The sense of smell is one of the most important biological indicators humans (and most other animals) have to keep us safe. Some smells are easy to identify like peanut butter or coffee or gasoline. Others like potentially hazardous smoking wires or bad food can be a bit harder to pinpoint. A new, low-cost device could help popular gadgets become equipped to sniff out danger for its users.
Germany's Karlsruhe Institute of Technology developed an electronic nose just a few centimeters in size with a unique sensor chip. Multiple sensors have an array of tin oxide nanowires. Those nanowires have high electrical resistance. When in use, the resistance is lowered via ultraviolet LED. Odor molecules from the air settle on the wiring, and the resistance further decreases. The decreases in resistance can tell the team exactly what the odor's pattern is and compare it with a growing database of known odors.
“We use the biological nose as a model,” said Dr. Martin Sommer, who coordinates the "smelldect project" at KIT’s Institute of Microstructure Technology. “In our electronic nose, nanofibers react to complex gas mixtures – i.e. scents – and also generate signal patterns, on the basis of which the sensor identifies the scents.”
“When the sensor perceives a smell, the resistance decreases further. If a smell disappears, the electrical resistance increases again to the initial level and the “nose” is ready for other measurements,” Sommer said.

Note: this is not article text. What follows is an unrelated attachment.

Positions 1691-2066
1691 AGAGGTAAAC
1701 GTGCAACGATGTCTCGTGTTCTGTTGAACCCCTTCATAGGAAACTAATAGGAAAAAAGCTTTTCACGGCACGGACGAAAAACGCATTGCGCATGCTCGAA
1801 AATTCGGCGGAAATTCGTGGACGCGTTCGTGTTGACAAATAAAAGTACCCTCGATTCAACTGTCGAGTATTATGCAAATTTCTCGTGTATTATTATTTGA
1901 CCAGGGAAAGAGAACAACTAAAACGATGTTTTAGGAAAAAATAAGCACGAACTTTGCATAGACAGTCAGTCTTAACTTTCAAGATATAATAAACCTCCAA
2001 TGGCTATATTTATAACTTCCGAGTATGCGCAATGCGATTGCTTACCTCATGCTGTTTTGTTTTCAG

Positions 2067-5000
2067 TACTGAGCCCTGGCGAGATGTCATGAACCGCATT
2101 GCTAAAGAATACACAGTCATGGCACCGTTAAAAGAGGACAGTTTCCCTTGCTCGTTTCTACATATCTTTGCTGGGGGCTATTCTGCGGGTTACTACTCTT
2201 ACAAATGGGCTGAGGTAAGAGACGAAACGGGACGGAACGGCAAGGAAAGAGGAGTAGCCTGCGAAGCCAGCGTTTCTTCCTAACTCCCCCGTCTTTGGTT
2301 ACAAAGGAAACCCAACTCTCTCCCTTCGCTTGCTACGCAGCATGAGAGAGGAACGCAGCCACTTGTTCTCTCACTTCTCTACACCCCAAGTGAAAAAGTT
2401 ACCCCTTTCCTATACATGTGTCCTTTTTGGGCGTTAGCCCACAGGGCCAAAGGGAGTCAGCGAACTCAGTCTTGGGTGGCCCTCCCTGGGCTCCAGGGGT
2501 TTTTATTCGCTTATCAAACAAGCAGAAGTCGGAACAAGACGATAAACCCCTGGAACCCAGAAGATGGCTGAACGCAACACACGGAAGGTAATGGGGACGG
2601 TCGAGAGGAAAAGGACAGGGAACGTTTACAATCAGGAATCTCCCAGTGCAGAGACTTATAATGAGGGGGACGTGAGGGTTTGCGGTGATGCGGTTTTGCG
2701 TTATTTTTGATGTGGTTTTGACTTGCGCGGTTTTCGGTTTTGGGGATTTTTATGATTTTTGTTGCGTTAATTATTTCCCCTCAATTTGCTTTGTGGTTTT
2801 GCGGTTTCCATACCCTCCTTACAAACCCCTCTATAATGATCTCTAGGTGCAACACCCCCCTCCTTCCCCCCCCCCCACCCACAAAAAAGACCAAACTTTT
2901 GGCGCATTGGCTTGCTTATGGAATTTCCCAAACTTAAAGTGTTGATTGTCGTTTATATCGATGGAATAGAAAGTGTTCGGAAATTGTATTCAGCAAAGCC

While the database is extensive and continuing to grow, Sommer and his team realized that even the same odor source (i.e. rotten foods or sour milk) can produce different variations of close odors. There are also situational differences between smells, as Sommer explained.
“The difficulty consists in the fact that a scent does not always remain the same. For instance, the smell of a rose in the sun differs from that of a rose in rain,” the physicist said. “Currently, we are training the electronic nose for specific uses which can be chosen universally however.”
The applications for such a unique piece of technology go farther than most people realize, Sommer said.
“In the future, the electronic nose might be incorporated into all electric devices in order to prevent cable fires. Or it can be used in smartphones. When going shopping, everybody might be accompanied by his/her own highly sensitive electronic nose,” Sommer said.
With the electronic nose, savvy shoppers might finally be able to pick out the perfect produce. The nose could also help in emergency situations, and that's the next big step in the development of the sensor. The university is collaborating with industry leaders JVI Elektronik and FireEater to create a combustion gas-sniffing fire alarm.
Regardless of its specific uses, the team wants the sensor available at a low cost to the mass market.